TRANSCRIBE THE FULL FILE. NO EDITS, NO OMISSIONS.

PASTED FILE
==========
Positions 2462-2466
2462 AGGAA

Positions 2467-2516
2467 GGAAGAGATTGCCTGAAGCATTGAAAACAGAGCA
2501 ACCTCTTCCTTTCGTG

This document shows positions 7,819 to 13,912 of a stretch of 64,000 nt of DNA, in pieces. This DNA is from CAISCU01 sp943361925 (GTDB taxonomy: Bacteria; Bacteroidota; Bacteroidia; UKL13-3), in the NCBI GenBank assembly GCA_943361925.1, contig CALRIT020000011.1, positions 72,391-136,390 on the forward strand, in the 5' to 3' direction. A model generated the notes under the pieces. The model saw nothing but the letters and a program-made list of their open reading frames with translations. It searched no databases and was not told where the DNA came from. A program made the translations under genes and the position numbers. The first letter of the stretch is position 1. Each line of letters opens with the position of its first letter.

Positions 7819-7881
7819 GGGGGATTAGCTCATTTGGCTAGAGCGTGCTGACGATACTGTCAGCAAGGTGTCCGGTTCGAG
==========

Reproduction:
Positions 2462-2466
2462 AGGAA

Positions 2467-2516
2467 GGAAGAGATTGCCTGAAGCATTGAAAACAGAGCA
2501 ACCTCTTCCTTTCGTG

This document shows positions 7,819 to 13,912 of a stretch of 64,000 nt of DNA, in pieces. This DNA is from CAISCU01 sp943361925 (GTDB taxonomy: Bacteria; Bacteroidota; Bacteroidia; UKL13-3), in the NCBI GenBank assembly GCA_943361925.1, contig CALRIT020000011.1, positions 72,391-136,390 on the forward strand, in the 5' to 3' direction. A model generated the notes under the pieces. The model saw nothing but the letters and a program-made list of their open reading frames with translations. It searched no databases and was not told where the DNA came from. A program made the translations under genes and the position numbers. The first letter of the stretch is position 1. Each line of letters opens with the position of its first letter.

Positions 7819-7881
7819 GGGGGATTAGCTCATTTGGCTAGAGCGTGCTGACGATACTGTCAGCAAGGTGTCCGGTTCGAG